Sterling ‘squad’ delivers

Dusty Bainter, paramedic for the Sterling Joint Ambulance District, holds Ronnie Sue Snyder for the second time. The first time he held her was Thursday, June 18, when he delivered her from her mother, Sarah Snyder. Ronnie Sue was delivered on the berm of the on-ramp to I-71 North at State Route 56. Mother and baby are doing fine.

Will Ronnie Sue Snyder be a track star?

It’s much too soon to tell for the two-week-old girl, daughter of Sarah Snyder. But young Ronnie came much faster than anticipated.

At 38 weeks, Snyder had gone into labor, Wednesday, June 17. She began to dilate and was having contractions. However, delivery was not imminent, so she was released at midnight on Thursday. Snyder went to the home of her parents, Ronald and Tammy Van Sickle, who reside on Temple Street in Mount Sterling.

By 7 a.m. Thursday morning, the contractions were intensifying. A half an hour later, Snyder called for help. Madison County Sheriff’s deputy Jack Dill responded first and stayed with Snyder until the Sterling Joint Ambulance unit arrived on the scene with paramedic Dusty Bainter, Nathan Kazee and driver David Yeager.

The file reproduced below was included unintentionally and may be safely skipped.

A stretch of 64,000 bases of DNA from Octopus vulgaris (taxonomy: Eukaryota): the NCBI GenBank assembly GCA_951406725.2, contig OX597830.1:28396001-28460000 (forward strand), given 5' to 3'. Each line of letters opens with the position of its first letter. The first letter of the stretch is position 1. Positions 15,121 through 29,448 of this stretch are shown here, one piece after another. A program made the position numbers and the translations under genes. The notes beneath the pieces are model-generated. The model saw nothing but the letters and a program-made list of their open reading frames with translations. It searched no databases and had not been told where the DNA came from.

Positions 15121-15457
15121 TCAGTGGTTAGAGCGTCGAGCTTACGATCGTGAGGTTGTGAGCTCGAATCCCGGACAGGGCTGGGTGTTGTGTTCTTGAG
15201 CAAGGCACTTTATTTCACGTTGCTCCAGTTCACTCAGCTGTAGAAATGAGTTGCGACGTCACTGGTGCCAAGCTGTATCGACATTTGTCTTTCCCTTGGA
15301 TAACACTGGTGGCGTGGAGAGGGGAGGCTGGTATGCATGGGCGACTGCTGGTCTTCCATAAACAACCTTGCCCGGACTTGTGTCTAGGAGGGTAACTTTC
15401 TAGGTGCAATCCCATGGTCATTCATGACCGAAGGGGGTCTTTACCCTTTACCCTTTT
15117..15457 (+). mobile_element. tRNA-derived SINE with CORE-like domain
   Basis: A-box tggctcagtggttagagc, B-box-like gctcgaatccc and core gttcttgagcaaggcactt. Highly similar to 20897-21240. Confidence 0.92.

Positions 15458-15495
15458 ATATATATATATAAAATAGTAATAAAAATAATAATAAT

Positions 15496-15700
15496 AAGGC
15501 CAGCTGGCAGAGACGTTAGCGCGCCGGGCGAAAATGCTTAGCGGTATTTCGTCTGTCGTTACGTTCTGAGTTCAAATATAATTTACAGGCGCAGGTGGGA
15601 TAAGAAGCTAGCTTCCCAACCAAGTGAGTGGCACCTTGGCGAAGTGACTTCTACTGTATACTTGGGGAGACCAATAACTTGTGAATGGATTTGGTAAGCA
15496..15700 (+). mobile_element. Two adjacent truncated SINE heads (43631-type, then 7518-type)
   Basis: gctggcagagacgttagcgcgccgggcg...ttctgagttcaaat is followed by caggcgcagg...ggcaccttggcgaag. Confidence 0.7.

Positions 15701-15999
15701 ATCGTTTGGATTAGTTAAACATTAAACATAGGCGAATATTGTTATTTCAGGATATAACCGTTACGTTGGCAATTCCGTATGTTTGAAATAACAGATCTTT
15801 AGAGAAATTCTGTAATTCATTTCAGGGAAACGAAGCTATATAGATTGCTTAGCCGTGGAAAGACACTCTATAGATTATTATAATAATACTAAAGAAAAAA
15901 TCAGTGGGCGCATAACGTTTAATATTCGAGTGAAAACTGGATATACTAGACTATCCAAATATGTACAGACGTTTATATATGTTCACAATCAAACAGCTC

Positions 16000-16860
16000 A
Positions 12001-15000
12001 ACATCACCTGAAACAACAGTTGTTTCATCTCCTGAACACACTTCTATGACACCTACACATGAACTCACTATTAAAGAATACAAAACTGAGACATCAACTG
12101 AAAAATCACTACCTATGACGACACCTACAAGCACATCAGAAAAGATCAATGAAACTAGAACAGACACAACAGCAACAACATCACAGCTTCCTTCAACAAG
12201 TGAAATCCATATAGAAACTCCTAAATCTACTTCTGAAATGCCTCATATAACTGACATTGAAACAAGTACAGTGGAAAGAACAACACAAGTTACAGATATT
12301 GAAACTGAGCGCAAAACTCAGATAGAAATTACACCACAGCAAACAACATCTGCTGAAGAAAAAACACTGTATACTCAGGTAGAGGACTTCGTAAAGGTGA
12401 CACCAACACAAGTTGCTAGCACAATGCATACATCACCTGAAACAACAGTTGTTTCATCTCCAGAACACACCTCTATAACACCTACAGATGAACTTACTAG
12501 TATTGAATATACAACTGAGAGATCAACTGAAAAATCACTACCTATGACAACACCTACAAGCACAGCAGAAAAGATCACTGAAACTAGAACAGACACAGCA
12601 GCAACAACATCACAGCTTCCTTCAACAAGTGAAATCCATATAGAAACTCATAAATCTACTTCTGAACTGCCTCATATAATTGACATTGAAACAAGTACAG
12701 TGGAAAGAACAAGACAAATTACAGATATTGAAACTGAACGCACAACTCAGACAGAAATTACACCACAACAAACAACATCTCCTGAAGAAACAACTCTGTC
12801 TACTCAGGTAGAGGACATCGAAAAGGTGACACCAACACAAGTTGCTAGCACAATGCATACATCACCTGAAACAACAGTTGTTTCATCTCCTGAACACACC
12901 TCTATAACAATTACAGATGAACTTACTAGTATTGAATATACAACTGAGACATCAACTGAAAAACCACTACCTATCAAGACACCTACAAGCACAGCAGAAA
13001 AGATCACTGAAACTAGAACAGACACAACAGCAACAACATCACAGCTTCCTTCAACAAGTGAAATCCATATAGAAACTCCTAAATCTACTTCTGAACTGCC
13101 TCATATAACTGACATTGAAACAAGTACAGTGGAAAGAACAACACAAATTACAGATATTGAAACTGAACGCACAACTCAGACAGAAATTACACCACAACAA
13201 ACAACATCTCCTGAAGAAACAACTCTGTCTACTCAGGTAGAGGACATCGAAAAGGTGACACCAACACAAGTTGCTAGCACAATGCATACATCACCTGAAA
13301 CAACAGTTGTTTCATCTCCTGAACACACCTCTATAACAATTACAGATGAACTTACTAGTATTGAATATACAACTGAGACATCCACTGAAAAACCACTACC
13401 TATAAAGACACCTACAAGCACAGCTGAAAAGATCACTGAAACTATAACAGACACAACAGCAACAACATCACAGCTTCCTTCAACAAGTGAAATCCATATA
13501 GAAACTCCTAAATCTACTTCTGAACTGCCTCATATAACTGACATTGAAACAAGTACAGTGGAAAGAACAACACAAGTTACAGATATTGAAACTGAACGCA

Bainter said when they arrived they found Snyder having abdominal pain, consistent with contractions.

“She was uncomfortable at that time,” Bainter said.

Her water had not broken, however. Bainter and Kazee assisted her into the back of the squad unit and they proceeded north on State Route 56 to connect with I-71. Before they departed, Bainter called for the pediatric kit, which is kept in a compartment on the outside of the squad unit.

As Yeager turned onto the on-ramp Snyder let out with what Bainter described as “a war whoop.” Snyder’s water had broken.

“As soon as my water broke, she was here,” Snyder said.

Bainter told Yeager to pull off the ramp onto the berm. Bainter examined Snyder and saw the top of the baby’s head.

“She pushed one time and the head came out and I suctioned the baby’s air way,” Bainter said.

With one more push Ronnie Sue was out, and began to cry.

Bainter called it a textbook delivery. He said it was the first time he had conducted a complete delivery. He had been involved in three other baby births but only on a partial basis.

They continued to Mount Carmel Hospital, where she was taken immediately to the Obstetrics department.

“The nurses and doctors couldn’t believe how great and smooth everything went,” Snyder said.

Of her three children’s deliveries, Snyder said number three was the easiest. She has a boy, 8, and a girl, 3.

Snyder has one word to describe her care by the Sterling Joint Ambulance District.


Dean Shipley can be reached at 740-852-1616, ext. 1617, on Facebook at Dean Shipley or via Twitter @DeanAShipley.